New Orleans-Style Beignets To (Almost) Die For
I can’t do beignets justice nor have I met anyone that could do them as well as Café du Monde in the French Quarter of New Orleans — though this recipe is close. The inside is so soft and pillowy with a crisp skin doused in powdered sugar.
If you have never been, you need to stop by Café du Monde in New Orleans. It is a non-stop place to get the best beignets and some café au lait (coffee and steamed, not frothed milk). As you walk up to the side window, you can look into the kitchen and watch them roll out the beignets and blindly toss them behind them into the 350 degree fryer. It is unlike any experience you will have anywhere else.
This is a yeast doughnut dough. Beignets are usually square and the dough is slightly more moist to help with the puff as it fries. You could cut back a little on the milk, make it the shape of a tire, and no one would know the difference. With that being said, yeast needs a little finesse. The milk needs to be warm (100-ish degrees), but not too hot to kill the yeast (120-ish degrees). To get the yeast started, you make a sponge consisting of a little sugar and flour to jump start the yeast and help with the structure of the final dough.
The dough takes time. I’m sorry to say this is not a quick breakfast item. You can’t really throw some good beignets together on a Saturday morning. But you can pre-plan just a little bit on Friday night and whip the dough together quickly for it to proof overnight, to make your Saturday beignet production come together much more quickly.
This is a dough that can be made in one bowl and without a mixer. Just make sure to take into consideration the total amount of the dough. Don’t start your yeast in a small bowl. You don’t want to have to transfer it to a larger one to proof. A 12-inch mixing bowl or 5-quart mixer bowl or larger should work. Make sure to also have some clean counter space to knead the dough, as well as roll and cut the dough. Keep plastic wrap or a damp towel on hand to cover the dough while it proofs.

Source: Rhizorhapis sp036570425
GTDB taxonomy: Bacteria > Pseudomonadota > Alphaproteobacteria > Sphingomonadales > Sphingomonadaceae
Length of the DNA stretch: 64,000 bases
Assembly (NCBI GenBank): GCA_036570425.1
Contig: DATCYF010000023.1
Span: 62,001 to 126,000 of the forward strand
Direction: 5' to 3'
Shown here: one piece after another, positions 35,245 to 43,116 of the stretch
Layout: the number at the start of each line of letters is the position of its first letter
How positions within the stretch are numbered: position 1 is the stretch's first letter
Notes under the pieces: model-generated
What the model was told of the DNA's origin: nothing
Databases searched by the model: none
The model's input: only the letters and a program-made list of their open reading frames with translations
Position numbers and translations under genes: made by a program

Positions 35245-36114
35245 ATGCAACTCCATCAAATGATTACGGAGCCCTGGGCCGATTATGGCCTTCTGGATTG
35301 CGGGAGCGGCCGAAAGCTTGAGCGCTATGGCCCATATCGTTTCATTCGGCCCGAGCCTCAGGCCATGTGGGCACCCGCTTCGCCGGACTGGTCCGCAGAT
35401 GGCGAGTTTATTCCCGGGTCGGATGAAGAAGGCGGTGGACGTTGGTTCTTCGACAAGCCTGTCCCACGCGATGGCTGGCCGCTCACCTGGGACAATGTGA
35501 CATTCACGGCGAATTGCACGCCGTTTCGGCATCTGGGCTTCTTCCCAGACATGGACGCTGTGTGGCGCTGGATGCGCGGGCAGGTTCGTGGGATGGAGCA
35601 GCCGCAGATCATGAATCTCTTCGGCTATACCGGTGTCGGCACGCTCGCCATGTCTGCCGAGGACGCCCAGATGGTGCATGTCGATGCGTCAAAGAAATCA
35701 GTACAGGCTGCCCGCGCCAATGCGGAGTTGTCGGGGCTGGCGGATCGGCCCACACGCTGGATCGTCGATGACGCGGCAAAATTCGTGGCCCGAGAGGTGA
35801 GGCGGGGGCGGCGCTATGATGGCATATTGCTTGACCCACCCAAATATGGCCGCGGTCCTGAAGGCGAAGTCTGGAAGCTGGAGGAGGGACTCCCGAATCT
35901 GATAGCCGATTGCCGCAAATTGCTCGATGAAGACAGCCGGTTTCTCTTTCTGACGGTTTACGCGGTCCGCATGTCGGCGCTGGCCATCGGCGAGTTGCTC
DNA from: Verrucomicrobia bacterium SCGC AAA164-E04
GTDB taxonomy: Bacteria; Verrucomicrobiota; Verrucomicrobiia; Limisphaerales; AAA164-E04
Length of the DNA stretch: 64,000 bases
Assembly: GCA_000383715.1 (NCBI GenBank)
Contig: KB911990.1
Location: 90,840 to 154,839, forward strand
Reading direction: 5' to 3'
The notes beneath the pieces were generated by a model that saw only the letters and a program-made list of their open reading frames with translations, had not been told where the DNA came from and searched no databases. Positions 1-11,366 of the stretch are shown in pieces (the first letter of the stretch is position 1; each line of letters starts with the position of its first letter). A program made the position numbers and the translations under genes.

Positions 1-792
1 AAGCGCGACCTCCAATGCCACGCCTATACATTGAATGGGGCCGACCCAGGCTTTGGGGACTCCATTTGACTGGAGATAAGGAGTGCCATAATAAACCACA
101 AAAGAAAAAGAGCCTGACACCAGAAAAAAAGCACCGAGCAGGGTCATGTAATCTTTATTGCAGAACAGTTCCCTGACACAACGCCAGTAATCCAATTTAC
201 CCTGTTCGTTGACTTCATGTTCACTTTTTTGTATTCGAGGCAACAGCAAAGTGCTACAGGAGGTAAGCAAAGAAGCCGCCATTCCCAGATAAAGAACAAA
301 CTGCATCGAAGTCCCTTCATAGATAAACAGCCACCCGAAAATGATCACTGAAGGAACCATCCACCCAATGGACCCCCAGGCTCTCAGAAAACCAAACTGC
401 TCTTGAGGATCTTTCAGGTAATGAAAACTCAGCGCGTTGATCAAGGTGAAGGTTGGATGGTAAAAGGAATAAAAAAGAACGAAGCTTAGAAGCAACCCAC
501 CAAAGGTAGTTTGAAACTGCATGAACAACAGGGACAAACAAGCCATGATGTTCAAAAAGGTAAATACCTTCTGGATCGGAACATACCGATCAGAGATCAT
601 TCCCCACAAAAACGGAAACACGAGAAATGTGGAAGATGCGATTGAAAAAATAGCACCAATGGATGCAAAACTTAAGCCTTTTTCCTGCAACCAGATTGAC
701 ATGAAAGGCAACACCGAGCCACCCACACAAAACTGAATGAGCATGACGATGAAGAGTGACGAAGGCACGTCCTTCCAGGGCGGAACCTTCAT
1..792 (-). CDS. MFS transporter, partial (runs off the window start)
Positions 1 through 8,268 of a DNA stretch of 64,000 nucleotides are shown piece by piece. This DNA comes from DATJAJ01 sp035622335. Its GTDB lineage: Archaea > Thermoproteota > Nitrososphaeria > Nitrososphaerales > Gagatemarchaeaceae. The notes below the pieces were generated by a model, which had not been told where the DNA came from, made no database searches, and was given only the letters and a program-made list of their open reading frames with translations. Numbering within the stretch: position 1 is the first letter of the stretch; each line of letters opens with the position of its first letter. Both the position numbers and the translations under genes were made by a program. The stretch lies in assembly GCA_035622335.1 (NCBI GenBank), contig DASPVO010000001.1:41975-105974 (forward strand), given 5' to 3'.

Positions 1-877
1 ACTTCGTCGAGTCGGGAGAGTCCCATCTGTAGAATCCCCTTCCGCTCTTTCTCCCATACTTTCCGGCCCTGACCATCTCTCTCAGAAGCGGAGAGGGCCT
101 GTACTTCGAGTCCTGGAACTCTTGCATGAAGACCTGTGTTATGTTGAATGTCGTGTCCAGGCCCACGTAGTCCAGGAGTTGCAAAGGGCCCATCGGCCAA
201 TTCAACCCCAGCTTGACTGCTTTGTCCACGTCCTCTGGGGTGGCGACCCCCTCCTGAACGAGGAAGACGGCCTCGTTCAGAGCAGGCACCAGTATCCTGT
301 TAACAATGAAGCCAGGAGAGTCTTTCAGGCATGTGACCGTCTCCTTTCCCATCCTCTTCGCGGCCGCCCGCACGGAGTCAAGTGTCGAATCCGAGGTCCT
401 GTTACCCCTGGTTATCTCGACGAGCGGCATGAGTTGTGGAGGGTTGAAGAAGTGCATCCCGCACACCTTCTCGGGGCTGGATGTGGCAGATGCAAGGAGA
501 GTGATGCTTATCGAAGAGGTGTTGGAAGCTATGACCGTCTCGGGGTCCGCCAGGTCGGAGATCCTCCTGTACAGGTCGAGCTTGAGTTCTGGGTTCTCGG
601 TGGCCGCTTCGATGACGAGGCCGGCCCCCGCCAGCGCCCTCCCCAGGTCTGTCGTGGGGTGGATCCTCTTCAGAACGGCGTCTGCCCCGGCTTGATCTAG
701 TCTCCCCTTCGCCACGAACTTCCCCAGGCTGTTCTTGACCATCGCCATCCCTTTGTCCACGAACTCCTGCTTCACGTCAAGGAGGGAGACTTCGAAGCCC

It seems like a lot, but you really need to let the dough proof twice — once after making the dough, and again after rolling and cutting the dough. The first time helps you develop the yeast and the dough, the second helps you have extremely soft pillowy dough as it goes into the fryer. Your goal is to have enough gas in the dough to separate the top and bottom, to create a void in the center. This helps create the signature pillow shape with a crisp outer skin and soft steamy inside.
Invest in a candy or fry thermometer. You can do it without one, but it helps remove some of the guesswork. You will want to use a large shallow pan. It should be at least 2½ or 3 inches deep, but not too deep, so you don’t have to use too much oil.
Use the dough to help judge the temperature. If there are no bubbles when you put in a corner of dough, it is way too cold. If there are just a few bubbles, you might be able to add the whole piece and turn the heat up and wait until you see more bubbles. The heat is too high if you see extremely vigorous bubbles and immediate browning. You want steady bubbles all around the dough, without any roaring sound with it.
After you get the dough in the oil, tweak the heat up and down as needed. Some people want to flip the beignet constantly. I find it works best if it is at least completely submerged at first, or flipped once just after being added to the oil. The beignets should be evenly puffed and evenly browned before removing.